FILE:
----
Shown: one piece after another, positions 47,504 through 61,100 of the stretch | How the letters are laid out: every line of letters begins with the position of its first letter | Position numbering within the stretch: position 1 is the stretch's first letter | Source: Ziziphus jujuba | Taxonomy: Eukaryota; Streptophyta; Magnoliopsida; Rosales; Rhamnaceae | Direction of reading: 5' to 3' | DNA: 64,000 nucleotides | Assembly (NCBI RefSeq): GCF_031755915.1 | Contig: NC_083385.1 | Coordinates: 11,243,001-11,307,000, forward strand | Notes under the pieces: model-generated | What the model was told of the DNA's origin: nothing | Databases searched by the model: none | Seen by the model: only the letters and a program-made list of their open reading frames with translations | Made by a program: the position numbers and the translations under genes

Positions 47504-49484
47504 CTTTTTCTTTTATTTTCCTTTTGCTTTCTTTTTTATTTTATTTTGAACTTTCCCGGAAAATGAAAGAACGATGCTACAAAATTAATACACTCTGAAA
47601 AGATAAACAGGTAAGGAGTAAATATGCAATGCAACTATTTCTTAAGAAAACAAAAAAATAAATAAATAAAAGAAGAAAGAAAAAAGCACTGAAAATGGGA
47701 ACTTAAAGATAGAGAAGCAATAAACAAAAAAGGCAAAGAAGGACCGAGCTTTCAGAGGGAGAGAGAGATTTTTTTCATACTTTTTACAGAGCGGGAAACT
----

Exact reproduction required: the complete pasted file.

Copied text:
Shown: one piece after another, positions 47,504 through 61,100 of the stretch | How the letters are laid out: every line of letters begins with the position of its first letter | Position numbering within the stretch: position 1 is the stretch's first letter | Source: Ziziphus jujuba | Taxonomy: Eukaryota; Streptophyta; Magnoliopsida; Rosales; Rhamnaceae | Direction of reading: 5' to 3' | DNA: 64,000 nucleotides | Assembly (NCBI RefSeq): GCF_031755915.1 | Contig: NC_083385.1 | Coordinates: 11,243,001-11,307,000, forward strand | Notes under the pieces: model-generated | What the model was told of the DNA's origin: nothing | Databases searched by the model: none | Seen by the model: only the letters and a program-made list of their open reading frames with translations | Made by a program: the position numbers and the translations under genes

Positions 47504-49484
47504 CTTTTTCTTTTATTTTCCTTTTGCTTTCTTTTTTATTTTATTTTGAACTTTCCCGGAAAATGAAAGAACGATGCTACAAAATTAATACACTCTGAAA
47601 AGATAAACAGGTAAGGAGTAAATATGCAATGCAACTATTTCTTAAGAAAACAAAAAAATAAATAAATAAAAGAAGAAAGAAAAAAGCACTGAAAATGGGA
47701 ACTTAAAGATAGAGAAGCAATAAACAAAAAAGGCAAAGAAGGACCGAGCTTTCAGAGGGAGAGAGAGATTTTTTTCATACTTTTTACAGAGCGGGAAACT